Let’s start with John 20:19-23, it’s the passage that precedes Thomas the Doubter’s encounter with our Risen Lord. In my beat up RSV version it reads like this: “On the evening of that day, the first day of the week, the doors being shut where the disciples were, for fear of the Jews, Jesus came and stood among them and said to the them, ‘Peace be with you.’ When he said this, he showed them his hands and his side. Then the disciples were glad when they saw the Lord. Jesus said to them again, ‘Peace be with you. As the Father has sent me, even so I send you.’ And when he had said this, he breathed on them, and said to them, ‘Receive the Holy Spirit. If you forgive the sins of any, they are forgiven; if you retain the sins of any, they are retained’.”
Now let’s jump to Mr. Bin Laden. No doubt this was an interiorly scarred man. Again last night I listened to the tape recording where he celebrates the deaths his plan to attack the Twin Towers caused. Ten years later I still find it haunting. Now the newsmen and women are reporting that this man was shot in the head two days ago, April 30, 2011. That puts his death exactly sixty six years to the day after Mr. Hitler took his own life in a Berlin bunker. No doubt similar moral tales will be told in the coming days.
But what should our response to all this be?
As far as I can say (and in truth who am I to prescribe a response?), it seems to me that we are in an odd middle ground, pulled between two poles. On one side I feel myself celebrating death, an odd feeling to be sure. But isn’t it understandable, I ask myself? Isn’t it?! I’d lived the summer of 2001 on 16th street in Manhattan considering entering the Society of Jesus. When I saw the news that September morning I spent hours attempting to call friends I had lived with less than a month before. Family and friends were sent to Iraq. The terribly regular tale of suffering and meaning-making ensued in my life as it did in so many others. Much because of this man. I respond with anger; with pain I’d thought put away over the past ten years. I hurt because of this man, and I’m angry at him still. And I certainly hope the world will be a safer place with Mr. Bin Laden no longer a part of it. But there is another pole of this story, and it’s why I wanted to start with (to center myself in) Jesus’ Easter message to us – to His disciples fearfully huddled in the upper room.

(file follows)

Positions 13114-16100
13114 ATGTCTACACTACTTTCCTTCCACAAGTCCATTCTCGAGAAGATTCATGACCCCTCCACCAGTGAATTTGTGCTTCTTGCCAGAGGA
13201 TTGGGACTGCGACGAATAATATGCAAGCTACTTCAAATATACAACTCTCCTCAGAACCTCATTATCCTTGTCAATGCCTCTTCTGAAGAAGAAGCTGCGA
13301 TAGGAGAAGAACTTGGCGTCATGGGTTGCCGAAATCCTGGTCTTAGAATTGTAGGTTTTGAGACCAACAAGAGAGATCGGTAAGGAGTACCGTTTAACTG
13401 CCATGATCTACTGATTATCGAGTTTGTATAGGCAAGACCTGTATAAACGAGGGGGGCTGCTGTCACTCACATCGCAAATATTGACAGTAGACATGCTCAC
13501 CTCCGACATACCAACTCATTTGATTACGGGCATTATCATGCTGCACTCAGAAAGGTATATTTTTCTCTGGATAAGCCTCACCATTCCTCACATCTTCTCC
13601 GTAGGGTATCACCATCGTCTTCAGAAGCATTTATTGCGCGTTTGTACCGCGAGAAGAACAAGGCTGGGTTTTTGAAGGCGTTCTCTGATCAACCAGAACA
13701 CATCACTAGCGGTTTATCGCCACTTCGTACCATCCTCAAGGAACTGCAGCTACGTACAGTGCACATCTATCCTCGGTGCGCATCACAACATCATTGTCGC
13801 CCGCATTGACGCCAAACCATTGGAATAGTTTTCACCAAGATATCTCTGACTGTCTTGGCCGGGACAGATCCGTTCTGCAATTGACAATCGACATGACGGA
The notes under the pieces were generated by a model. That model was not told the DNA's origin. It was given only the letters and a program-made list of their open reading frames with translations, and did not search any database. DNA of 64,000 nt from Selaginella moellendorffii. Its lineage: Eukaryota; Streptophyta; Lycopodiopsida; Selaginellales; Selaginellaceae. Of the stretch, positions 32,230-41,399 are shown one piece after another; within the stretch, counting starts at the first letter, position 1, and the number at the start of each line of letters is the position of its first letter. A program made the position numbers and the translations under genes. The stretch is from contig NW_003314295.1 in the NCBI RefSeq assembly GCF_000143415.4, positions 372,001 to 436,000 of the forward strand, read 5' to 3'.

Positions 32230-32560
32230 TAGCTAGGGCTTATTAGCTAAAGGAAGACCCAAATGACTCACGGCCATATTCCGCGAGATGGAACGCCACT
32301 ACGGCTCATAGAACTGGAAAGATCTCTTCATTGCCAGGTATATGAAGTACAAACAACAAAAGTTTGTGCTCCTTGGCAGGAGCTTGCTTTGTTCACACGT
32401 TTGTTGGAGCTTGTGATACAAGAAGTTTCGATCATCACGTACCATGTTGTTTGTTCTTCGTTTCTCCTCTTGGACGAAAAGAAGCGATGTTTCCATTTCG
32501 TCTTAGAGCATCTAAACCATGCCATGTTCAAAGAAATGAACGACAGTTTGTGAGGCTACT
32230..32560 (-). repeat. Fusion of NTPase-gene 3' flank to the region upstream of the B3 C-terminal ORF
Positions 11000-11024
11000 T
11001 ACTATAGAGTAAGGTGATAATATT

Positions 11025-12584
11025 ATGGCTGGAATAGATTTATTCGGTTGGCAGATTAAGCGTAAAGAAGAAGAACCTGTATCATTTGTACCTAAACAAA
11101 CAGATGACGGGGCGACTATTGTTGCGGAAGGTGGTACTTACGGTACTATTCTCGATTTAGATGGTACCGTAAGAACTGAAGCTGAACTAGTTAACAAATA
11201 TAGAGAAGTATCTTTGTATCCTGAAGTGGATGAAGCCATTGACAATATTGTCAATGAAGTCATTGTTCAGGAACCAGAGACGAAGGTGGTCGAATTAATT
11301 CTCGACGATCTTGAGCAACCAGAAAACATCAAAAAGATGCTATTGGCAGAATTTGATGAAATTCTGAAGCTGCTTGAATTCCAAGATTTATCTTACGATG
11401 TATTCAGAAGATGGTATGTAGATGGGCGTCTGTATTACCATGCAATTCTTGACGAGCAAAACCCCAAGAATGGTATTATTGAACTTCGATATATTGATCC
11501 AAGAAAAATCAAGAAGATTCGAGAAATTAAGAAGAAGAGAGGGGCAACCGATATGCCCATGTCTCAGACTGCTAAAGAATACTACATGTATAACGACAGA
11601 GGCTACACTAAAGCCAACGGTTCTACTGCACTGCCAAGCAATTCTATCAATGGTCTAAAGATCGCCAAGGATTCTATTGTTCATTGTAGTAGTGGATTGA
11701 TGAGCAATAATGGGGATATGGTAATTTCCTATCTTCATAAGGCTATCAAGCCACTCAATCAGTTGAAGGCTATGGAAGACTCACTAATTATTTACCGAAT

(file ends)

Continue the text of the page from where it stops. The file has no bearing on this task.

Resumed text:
I don’t think it’s much of a stretch to characterize our beloved (I mean that word) U.S.A. as huddling behind locked doors after the events of September the 11th. I’m just not as sure that we can safely say that we received our Lord’s twice repeated counsel: “Peace be with you.” It’s the injunction to receive peace, the positive fullness of shalom He so desired as He wept over Jerusalem, that we are given. That’s the other pole.
I know it’s not so simple some times, perhaps in these very minutes, to live in this other pole. But calling ourselves Christians means being fully united with one another and with our Father’s will for us and our world. It’s our God, in his glorified body, who breathed the Holy Spirit upon our angry, frightened, hurt ancestors who had locked themselves in that upper room. And that Holy Spirit, in John’s words, will “teach [us] all things, and bring to our minds all that [Jesus] has said to [us]. Peace I leave with you; my peace I give to you; not as the world gives do I give to you. Let not your hearts be troubled, neither let them be afraid” (14:26-27).
I hope I’m not being trite. To be straight with everyone, I cannot find it in myself to fully receive that message of peace from my Lord this morning. But to be straight with everyone, I really think it’s the Word of Life. And I’m really trying not to retain anybody’s sins. Even this man’s.
Prayers all. For the souls of Mr. Bin Laden and all those who have been killed and wounded in his wake. For real.
PPS. Here’s the Vatican’s response to Mr. Bin Laden’s death. I am consoled by it: “Osama bin Laden, as we all know, bore the most serious responsibility for spreading divisions and hatred among populations, causing the deaths of innumerable people, and manipulating religions for this purpose. In the face of a man’s death, a Christian never rejoices, but reflects on the serious responsibilities of each person before God and before men, and hopes and works so that every event may be the occasion for the further growth of peace and not of hatred.”